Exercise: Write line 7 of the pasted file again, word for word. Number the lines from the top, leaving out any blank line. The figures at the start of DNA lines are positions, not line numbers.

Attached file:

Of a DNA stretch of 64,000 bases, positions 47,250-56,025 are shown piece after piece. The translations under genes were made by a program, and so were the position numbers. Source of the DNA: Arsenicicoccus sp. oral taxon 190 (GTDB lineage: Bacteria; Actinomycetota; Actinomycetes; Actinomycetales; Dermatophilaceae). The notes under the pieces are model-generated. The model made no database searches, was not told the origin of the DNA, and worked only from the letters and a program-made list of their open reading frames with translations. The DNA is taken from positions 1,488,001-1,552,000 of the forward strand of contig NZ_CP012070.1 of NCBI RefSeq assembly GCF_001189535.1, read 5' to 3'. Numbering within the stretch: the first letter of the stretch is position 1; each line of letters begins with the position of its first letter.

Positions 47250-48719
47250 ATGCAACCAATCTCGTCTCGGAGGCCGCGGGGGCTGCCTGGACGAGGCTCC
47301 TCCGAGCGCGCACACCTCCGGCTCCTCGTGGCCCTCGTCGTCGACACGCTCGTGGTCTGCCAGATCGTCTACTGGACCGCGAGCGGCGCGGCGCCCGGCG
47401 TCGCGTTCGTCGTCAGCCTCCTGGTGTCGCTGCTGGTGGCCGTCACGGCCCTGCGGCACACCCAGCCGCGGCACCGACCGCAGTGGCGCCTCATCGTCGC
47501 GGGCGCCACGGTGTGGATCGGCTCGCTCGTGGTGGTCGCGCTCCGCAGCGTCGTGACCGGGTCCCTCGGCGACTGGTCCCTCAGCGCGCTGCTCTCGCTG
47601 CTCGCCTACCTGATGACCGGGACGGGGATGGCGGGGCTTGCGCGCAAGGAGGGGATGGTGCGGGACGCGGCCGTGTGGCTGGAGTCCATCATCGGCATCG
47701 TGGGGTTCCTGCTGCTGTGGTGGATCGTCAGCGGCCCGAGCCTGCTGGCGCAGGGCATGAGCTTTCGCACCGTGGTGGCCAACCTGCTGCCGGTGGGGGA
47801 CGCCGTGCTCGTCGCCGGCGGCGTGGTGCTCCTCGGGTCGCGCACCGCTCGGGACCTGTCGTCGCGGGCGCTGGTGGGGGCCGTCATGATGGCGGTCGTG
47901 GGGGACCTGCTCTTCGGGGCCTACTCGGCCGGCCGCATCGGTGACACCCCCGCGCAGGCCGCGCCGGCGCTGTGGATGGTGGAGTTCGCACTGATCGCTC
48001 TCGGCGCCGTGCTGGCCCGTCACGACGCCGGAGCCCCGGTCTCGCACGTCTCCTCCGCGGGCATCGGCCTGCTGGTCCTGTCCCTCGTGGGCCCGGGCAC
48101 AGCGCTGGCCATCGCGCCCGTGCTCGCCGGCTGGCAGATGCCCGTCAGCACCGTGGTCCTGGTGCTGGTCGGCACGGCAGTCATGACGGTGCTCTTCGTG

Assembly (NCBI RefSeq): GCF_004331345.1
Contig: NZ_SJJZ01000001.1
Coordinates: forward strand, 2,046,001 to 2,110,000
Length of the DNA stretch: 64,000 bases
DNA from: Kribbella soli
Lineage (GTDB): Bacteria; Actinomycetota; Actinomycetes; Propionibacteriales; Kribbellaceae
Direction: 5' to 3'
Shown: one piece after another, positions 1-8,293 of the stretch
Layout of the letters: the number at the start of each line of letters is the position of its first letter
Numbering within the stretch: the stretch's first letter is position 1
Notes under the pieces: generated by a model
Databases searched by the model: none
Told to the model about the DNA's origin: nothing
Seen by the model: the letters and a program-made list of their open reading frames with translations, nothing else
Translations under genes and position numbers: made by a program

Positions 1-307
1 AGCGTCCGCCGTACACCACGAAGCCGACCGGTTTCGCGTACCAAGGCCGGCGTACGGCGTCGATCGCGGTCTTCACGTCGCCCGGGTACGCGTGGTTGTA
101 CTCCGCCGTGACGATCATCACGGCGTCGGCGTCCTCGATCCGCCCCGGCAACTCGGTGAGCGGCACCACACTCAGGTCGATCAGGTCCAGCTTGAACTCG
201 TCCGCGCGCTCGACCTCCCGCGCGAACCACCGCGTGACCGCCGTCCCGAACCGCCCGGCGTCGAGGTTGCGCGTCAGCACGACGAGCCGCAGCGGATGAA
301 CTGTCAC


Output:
47601 CTCGCCTACCTGATGACCGGGACGGGGATGGCGGGGCTTGCGCGCAAGGAGGGGATGGTGCGGGACGCGGCCGTGTGGCTGGAGTCCATCATCGGCATCG